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Safety Recommendations for the Stable, Barn Yard, and Horse/Livestock Structures
Marjorie R. Margentino, Former Program Associate in Animal Science; Karyn Malinowski, Ph.D., Director of the
Equine Science Center; Sara R. Malone, Department of Animal Sciences
Revised July 2007
Fact Sheet #606
Every year there are an alarming number of farm-related injuries
nationwide. In 2001 alone, there were an estimated 75,000
work-related agricultural injuries involving adults working on farms
and over 22,000 involving children. Farm owners and managers must
make a concerted effort to ensure safety around the farm and reduce
farm-related accidents. Buildings are the site for almost 30% of all
farm-related injuries. To help reduce the number of accidents and
injuries to employees, visitors and stock, care needs to be taken to
ensure that buildings and the surrounding areas meet common safety
standards. This fact sheet will help owners and managers to identify
areas of concern and how to correct any possible problems.
Turnouts and Pastures
- There should be no unnecessary trash or debris lying around
inside or outside of buildings. In addition to being unsightly, it
can attract rodents, start or spread a fire, and could cause an
injury or fall to a person or animal.
- Any ornamental shrubbery around the exterior of the barn
should not be poisonous to livestock. Several resources are
available online and in print to help you identify potentially
harmful plant species, these include www.ansci.cornell.edu/plants/index.html
- “No Smoking” signs should be posted at all exterior doorways.
Have sand buckets for cigarette butts available at the doors. “No
Smoking” signs should also be posted in lounges, bathrooms and in
several other conspicuous places around the barn.
- The correct size and type of fire extinguisher should be
located at every exterior door, in the middle of long aisles and
next to the main electrical panel box. Fire exits should be
- Every farm/stable should have an emergency first aid kit for
both humans and horses/livestock. A phone with posted emergency
numbers should be easily accessible.
- Ample Underwriters Laboratories (UL) approved lighting should
be available for maximum visibility around the exterior of the
building and throughout the interior. Wiring and switches should
be encased in metal, weather-proof boxes, and out of reach of
- The building should have lightning rods and be properly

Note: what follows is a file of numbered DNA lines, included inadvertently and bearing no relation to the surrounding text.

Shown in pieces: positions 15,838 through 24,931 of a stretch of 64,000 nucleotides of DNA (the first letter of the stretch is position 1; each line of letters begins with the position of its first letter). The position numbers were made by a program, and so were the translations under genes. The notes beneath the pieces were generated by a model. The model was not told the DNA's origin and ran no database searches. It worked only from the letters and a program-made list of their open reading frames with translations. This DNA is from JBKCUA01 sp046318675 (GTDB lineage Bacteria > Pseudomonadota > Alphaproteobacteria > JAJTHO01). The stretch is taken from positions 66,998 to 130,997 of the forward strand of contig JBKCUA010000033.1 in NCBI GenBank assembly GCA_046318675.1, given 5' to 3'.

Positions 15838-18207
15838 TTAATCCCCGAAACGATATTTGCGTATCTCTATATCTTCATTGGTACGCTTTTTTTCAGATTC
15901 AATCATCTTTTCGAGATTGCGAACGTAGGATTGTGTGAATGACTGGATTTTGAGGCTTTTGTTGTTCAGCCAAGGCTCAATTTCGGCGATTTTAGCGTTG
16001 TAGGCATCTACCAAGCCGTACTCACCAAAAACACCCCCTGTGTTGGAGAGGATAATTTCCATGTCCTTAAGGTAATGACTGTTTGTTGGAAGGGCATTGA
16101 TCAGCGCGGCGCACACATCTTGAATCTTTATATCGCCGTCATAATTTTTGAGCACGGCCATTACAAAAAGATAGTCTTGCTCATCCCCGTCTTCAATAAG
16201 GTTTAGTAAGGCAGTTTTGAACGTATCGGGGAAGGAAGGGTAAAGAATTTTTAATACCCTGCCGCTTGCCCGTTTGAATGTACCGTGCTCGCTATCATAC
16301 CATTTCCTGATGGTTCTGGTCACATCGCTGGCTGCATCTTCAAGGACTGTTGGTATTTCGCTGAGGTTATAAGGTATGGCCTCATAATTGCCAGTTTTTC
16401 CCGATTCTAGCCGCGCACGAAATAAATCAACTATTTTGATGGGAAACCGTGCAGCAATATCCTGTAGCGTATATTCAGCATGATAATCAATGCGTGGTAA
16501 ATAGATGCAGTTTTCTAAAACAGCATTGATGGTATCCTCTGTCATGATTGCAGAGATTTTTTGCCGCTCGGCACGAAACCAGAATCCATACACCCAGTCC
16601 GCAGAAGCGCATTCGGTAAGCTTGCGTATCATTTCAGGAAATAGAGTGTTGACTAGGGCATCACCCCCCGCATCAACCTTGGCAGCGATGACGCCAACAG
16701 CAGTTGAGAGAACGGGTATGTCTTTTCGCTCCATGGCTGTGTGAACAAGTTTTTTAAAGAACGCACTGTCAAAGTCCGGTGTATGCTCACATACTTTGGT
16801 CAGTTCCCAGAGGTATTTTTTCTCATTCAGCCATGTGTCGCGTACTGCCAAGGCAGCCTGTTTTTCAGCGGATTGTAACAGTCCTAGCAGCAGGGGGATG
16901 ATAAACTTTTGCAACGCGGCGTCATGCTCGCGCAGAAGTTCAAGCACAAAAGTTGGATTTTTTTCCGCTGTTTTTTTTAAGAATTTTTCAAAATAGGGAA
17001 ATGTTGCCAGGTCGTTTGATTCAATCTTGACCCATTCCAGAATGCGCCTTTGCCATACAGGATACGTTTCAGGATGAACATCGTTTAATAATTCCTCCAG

- Doorways and aisles should be free of obstructions and
sharp projections, e.g. hardware, and be 8 feet wide in horse
- Ceilings need to have a height of 8-12 feet. Door frames
should be a minimum of 8 feet high with a minimum width of 4 feet
and aisles should be at least 8 feet wide.
- Windows need to be inaccessible to horses and livestock,
covered with bars or screening and made of safety glass.
- Stall and pen walls should be smooth, free of all
projections, and of adequate size for the number of animals to
be housed and to prevent casting. Stall doors should have
secure latches and either slide or swing outward.
- Water sources should be grounded to prevent accidental
- Feed tubs and water buckets should be smooth, clean and
placed securely at the proper height so that the animals
cannot become entangled.
- Flooring should be easy to keep clean and provide traction
for animals, especially those with shoes. Excessively rough
flooring can cause abnormal wear, soreness and bruised feet
especially in cattle and swine. Any rotten floor boards should
be replaced immediately.
- Safe and appropriate areas should be maintained to secure
horses. All cross-ties and other ties should have safety
- Grooming and wash stalls should be in open areas and be
clean and well-drained to prevent wet and/or icy barn floors.
- Hay storage needs to be away from heat and electrical
sources, and if at all possible kept in a separate building
from where livestock and horses are housed.
- Stairs to haylofts should have hand rails and be kept free
of slippery substances and clutter. Railings should be
installed around loft and ladder openings, and ladders should
be firmly attached to the wall.
- Hay and bedding should be stacked so as not to topple
- Low beams and pipes (under 7 ft. clearance), steps or
uneven floors should be marked.
- Tack rooms need adequate racks and storage areas to keep
equipment off the floor and out of the path of traffic.
- Storage areas should be large enough to keep shovels,